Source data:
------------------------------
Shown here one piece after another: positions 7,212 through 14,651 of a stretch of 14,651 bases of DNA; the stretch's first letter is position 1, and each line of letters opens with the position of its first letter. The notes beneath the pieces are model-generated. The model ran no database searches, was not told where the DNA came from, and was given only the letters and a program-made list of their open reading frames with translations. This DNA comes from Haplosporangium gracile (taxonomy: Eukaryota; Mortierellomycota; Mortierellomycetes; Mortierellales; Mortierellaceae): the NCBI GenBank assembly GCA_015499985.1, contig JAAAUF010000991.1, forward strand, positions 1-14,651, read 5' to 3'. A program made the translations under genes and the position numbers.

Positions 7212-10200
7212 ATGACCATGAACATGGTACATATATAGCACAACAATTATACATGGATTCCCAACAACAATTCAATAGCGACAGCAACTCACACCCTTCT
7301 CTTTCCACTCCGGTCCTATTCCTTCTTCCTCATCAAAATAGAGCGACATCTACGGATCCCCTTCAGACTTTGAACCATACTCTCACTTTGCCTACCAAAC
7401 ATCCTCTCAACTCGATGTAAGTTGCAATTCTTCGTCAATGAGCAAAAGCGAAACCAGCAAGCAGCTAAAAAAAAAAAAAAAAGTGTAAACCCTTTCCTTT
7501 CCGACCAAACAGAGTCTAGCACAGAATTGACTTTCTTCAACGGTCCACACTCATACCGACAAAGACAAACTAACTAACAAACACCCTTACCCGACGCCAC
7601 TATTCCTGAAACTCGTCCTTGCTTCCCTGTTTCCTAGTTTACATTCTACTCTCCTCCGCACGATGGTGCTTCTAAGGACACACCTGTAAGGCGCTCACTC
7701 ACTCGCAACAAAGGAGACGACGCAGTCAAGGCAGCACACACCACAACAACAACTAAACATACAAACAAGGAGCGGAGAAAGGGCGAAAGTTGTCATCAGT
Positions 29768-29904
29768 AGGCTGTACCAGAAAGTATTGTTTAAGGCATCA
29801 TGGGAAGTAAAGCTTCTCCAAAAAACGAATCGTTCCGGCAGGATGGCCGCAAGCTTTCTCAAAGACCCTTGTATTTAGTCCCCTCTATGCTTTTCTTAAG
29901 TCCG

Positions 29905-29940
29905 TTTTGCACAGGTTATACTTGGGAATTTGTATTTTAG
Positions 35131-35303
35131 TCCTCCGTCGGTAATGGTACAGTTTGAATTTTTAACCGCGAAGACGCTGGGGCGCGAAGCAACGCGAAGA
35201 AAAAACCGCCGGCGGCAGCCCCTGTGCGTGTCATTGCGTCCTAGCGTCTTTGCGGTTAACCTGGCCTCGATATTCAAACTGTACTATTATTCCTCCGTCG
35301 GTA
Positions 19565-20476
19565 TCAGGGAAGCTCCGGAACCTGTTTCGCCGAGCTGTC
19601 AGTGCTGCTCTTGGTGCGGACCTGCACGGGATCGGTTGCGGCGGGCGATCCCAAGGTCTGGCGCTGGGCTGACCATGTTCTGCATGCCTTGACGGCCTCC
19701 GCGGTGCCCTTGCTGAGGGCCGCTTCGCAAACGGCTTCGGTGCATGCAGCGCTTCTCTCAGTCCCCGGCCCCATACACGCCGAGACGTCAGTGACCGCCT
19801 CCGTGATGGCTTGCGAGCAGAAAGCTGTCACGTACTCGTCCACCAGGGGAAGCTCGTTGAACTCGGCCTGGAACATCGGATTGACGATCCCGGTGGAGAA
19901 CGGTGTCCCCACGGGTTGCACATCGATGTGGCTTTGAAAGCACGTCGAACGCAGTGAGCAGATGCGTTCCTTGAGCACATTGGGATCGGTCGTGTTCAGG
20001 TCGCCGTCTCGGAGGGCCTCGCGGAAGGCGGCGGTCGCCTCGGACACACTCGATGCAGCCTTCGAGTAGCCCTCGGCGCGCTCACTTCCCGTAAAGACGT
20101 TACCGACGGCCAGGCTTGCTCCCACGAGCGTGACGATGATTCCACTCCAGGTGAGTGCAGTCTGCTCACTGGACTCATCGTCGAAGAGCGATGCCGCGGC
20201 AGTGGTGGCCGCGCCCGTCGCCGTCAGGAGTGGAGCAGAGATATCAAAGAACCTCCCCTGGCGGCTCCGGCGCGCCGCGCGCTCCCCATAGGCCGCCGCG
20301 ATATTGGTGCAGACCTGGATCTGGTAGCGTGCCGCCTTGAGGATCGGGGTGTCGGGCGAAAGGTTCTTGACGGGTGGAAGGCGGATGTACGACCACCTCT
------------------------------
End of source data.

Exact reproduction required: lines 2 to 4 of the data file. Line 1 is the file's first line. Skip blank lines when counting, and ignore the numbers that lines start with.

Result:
Positions 7212-10200
7212 ATGACCATGAACATGGTACATATATAGCACAACAATTATACATGGATTCCCAACAACAATTCAATAGCGACAGCAACTCACACCCTTCT
7301 CTTTCCACTCCGGTCCTATTCCTTCTTCCTCATCAAAATAGAGCGACATCTACGGATCCCCTTCAGACTTTGAACCATACTCTCACTTTGCCTACCAAAC